This episode focuses on one of the regulars on NASH BRIDGES, the recurring character Harvey Leek. Harvey's married to a stripper, and is an extremely devoted Deadhead saving all his 150 ticket stubs from Grateful Dead concerts. Harvey's counterculture past is consistent with his character's curiosity about alternative lifestyles (such as Harvey's willingness to cross-dress in last week's episode).
All the characters on NASH BRIDGES are closely associated to the 1970s counterculture period, the most notorious being Cheech Marin. This generation is now in their forties, and facing the kinds of problems (such as aging parents) that youngsters approaching middle age face. The culture of this generation is given meaning and depth while an earlier period (associated with Elvis Presley) is not. The wackiness of an Elvis impersonator and the cult following inspired by Elvis is associated to the mediocrity of Aaron, kidnapper/Harvey's brother-in-law. Aaron's Elvis impersonation is not funny - it's desperate and crazy. While Elvis copies are culturally spurious, the Russian celebration of American popular culture is downright hilarious.
The excess of the Russians in their robust drinking ritual and women accent their cultural displacement even more in their heavy-handed hospitality with Lt. Shimamura. They offer prostitutes to Lt. Shimamura and Evan Cortez as a gesture of hospitality. An African-American prostitute says to Lt. Shimamura, suggesting of the kinkiness of the Japanese male (remember Tagawa in RISING SUN?):
Prostitute to Shimamura: I thought about what you like.
I brought my paddles.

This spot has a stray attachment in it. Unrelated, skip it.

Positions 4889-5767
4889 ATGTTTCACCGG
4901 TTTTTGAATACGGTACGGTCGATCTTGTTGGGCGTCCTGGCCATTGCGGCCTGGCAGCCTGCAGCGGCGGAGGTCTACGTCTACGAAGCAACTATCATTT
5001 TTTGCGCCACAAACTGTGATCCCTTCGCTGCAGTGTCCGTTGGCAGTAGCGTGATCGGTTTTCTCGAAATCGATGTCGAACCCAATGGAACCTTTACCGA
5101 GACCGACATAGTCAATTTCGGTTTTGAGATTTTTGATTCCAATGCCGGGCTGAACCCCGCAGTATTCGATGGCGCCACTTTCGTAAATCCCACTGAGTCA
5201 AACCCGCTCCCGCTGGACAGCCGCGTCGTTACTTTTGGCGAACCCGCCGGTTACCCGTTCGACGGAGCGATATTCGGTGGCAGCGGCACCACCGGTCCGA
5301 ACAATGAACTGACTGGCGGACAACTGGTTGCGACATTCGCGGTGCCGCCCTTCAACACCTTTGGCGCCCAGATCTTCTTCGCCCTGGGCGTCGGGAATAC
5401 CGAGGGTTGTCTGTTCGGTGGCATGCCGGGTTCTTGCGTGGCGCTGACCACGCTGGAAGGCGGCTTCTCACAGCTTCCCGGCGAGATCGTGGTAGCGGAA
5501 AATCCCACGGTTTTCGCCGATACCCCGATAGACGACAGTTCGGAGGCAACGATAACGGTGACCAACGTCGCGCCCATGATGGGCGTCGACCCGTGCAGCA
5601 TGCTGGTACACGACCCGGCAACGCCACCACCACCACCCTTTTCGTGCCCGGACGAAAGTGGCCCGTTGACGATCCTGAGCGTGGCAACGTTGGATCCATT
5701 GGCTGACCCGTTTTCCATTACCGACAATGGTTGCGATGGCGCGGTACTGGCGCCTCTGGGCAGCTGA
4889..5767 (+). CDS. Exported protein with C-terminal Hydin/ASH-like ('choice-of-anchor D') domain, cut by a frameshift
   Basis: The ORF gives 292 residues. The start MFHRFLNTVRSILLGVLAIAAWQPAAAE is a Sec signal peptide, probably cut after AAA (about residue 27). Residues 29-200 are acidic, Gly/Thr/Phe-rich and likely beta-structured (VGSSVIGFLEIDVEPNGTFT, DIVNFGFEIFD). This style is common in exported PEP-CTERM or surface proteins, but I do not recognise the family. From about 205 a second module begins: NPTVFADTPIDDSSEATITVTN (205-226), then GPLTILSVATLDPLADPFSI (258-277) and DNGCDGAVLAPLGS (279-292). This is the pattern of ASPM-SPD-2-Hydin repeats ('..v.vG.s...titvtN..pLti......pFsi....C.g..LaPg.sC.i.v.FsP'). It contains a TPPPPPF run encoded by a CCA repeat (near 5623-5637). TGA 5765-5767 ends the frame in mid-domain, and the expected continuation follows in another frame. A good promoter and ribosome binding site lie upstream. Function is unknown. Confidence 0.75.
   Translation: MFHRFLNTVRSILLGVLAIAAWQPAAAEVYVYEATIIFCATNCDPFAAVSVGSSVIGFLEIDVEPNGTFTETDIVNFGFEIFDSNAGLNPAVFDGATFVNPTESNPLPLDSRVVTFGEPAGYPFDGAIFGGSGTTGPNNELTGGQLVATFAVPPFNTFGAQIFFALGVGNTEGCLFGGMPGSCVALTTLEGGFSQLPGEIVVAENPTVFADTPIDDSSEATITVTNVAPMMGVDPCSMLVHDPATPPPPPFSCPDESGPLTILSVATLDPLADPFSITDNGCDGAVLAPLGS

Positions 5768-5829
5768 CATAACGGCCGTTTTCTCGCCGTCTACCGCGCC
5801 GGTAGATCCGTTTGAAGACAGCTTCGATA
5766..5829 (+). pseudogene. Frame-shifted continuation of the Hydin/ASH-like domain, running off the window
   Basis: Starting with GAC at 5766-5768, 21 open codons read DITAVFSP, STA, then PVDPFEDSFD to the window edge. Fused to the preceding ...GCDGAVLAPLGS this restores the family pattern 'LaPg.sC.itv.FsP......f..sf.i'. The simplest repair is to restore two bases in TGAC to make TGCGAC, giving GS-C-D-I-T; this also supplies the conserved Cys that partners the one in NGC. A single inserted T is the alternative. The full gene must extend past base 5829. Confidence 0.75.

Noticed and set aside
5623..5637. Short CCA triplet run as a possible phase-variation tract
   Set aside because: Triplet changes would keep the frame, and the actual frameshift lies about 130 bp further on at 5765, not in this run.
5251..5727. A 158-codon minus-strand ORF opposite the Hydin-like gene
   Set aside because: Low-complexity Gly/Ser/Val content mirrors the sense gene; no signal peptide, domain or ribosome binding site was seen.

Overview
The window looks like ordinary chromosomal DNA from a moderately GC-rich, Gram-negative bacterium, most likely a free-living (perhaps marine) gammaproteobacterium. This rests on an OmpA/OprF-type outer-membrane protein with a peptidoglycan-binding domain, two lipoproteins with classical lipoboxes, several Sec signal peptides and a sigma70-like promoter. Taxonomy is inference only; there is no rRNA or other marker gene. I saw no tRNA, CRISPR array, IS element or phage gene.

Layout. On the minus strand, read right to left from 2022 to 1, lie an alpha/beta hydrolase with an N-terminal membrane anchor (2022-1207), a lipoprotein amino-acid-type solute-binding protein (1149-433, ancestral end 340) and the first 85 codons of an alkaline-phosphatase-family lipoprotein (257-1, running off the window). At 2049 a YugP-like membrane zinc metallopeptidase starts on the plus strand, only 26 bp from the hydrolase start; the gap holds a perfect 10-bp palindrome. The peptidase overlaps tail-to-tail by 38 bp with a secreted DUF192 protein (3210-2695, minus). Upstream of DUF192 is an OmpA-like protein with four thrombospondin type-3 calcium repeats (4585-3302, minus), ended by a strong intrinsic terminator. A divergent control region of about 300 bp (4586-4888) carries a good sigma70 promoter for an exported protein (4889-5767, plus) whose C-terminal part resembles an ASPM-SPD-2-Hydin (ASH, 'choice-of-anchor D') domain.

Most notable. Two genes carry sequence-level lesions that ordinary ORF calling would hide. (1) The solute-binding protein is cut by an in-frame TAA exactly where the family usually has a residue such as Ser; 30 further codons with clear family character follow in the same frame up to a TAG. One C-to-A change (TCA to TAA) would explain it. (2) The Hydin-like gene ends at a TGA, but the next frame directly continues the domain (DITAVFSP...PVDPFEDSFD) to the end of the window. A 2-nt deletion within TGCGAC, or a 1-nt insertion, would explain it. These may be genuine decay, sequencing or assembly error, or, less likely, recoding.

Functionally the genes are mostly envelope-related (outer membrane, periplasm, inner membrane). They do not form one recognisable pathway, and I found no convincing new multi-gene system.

To which Evan notes: Hey, ping pong!
When the culturally displaced Russian gangsters insist that Lt. Shimamura karaoke to "Proud Mary" (made famous by Tina Turner), it's riotously funny. Everybody boogies to Tina Turner/Shimamura in a scene stealing, side splitting performance by Cary-Hiroyuki Tagawa. The Shimamura character up to now has been serious and business-like, and this episode loosens up the Lieutenant a great deal. MIAMI VICE fans can recall the similarly serious Edward James Olmos character and his terse persona; NASH BRIDGES seems to have taken a corrective cue from that.
Amidst this comedy of cultural displacement is a display of unlikely cultural contrasts. As Joe Dominguez points out to Nash: "Let me sum it up like this - did you ever see any happy-go-lucky heart-warming Latino characters in a Bergman movie?" Not in a Bergman film, but certainly in NASH BRIDGES. NASH BRIDGES offers up a hyped up version of cultural mis-diversity. The unlikely pairings of Russian, Japanese, African-American, Asian-American, Latino, and Swedish makes this a wildly funny episode - I had tears streaming from my eyes.
As if all this weren't enough, there is Nash's father who is still sexually active. Nick describes to Nash how he was in the saddle, as it were, and a mishap occurs with Charlotte, his paramour. NASH BRIDGES continues in its theme of women inflicting pain on men, intentionally or unintentionally. Who's hurting whom? Charlotte's son-in-law attorney has Nick arrested for aggravated sexual assault when Charlotte's hip cracks during intercourse. The humor here is less clear because aggravated sexual assault is a serious charge, and a broken hip is also life-threatening, but NASH BRIDGES presents this lightly.
For more, see synopsis for Episode 6